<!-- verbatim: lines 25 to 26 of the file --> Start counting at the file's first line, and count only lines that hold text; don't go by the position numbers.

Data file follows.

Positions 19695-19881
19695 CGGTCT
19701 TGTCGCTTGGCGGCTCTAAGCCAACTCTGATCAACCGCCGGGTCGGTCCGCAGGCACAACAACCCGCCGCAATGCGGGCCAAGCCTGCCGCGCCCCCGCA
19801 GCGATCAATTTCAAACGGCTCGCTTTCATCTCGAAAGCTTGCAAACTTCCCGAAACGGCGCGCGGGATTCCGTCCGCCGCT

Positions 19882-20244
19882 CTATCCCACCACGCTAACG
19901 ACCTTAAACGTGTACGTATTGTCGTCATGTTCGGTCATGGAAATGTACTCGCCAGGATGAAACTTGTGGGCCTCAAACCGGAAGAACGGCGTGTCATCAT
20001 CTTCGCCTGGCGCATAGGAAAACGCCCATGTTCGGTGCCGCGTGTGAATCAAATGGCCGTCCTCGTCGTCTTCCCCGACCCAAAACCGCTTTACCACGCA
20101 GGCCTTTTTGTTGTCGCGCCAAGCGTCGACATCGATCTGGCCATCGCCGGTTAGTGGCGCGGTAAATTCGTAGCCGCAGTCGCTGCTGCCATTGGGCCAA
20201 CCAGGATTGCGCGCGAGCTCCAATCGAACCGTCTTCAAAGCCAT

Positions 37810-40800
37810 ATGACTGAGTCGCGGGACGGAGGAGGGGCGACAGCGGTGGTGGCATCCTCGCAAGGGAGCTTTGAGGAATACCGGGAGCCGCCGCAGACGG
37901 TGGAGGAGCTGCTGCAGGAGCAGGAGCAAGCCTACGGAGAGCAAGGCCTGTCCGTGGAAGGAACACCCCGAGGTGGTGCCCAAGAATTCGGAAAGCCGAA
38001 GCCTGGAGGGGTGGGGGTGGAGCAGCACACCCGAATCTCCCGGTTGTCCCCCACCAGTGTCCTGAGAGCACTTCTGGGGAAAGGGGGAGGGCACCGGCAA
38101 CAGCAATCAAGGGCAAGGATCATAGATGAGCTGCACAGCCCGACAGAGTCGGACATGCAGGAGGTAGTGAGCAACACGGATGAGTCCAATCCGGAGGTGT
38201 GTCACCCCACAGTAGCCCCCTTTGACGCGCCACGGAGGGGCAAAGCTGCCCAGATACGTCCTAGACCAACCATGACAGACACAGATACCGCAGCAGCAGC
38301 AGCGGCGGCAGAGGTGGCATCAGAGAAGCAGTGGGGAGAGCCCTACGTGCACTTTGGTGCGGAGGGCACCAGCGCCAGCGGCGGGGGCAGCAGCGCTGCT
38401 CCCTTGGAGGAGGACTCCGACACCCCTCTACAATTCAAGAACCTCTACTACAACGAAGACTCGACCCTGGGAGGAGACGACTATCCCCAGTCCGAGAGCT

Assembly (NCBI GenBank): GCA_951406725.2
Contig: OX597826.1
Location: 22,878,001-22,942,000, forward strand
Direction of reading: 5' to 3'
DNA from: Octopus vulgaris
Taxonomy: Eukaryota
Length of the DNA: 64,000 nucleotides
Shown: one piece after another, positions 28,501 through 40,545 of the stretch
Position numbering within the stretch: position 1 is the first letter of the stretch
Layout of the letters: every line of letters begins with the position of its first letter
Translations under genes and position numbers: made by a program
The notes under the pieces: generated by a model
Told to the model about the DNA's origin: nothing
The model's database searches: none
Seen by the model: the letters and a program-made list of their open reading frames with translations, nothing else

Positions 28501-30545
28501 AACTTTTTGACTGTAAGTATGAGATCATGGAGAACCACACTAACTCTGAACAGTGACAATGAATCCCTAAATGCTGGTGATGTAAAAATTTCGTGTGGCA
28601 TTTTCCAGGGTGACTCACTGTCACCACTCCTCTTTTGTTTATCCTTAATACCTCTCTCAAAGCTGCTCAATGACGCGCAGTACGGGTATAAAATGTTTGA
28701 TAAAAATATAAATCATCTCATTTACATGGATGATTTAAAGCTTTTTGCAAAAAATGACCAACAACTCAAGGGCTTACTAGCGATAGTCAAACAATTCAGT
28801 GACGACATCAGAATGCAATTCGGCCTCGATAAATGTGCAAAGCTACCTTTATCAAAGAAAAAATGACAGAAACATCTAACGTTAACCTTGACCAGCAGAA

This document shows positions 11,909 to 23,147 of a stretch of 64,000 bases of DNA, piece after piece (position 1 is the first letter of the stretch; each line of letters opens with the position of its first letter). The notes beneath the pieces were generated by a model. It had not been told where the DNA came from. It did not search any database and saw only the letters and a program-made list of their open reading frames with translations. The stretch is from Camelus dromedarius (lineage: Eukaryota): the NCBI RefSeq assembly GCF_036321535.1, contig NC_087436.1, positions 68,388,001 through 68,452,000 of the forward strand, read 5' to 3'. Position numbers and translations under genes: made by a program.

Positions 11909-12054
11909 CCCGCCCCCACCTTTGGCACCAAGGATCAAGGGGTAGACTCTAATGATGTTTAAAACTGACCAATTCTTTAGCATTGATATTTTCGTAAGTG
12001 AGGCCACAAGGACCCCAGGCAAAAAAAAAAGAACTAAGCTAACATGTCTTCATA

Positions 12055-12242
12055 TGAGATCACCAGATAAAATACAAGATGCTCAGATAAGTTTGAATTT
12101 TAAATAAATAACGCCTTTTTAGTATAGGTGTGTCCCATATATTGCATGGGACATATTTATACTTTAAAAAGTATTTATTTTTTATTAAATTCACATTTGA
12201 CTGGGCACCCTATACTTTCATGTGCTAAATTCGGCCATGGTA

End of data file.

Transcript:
Length of the DNA: 64,000 nucleotides
Shown: one piece after another, positions 28,501 through 40,545 of the stretch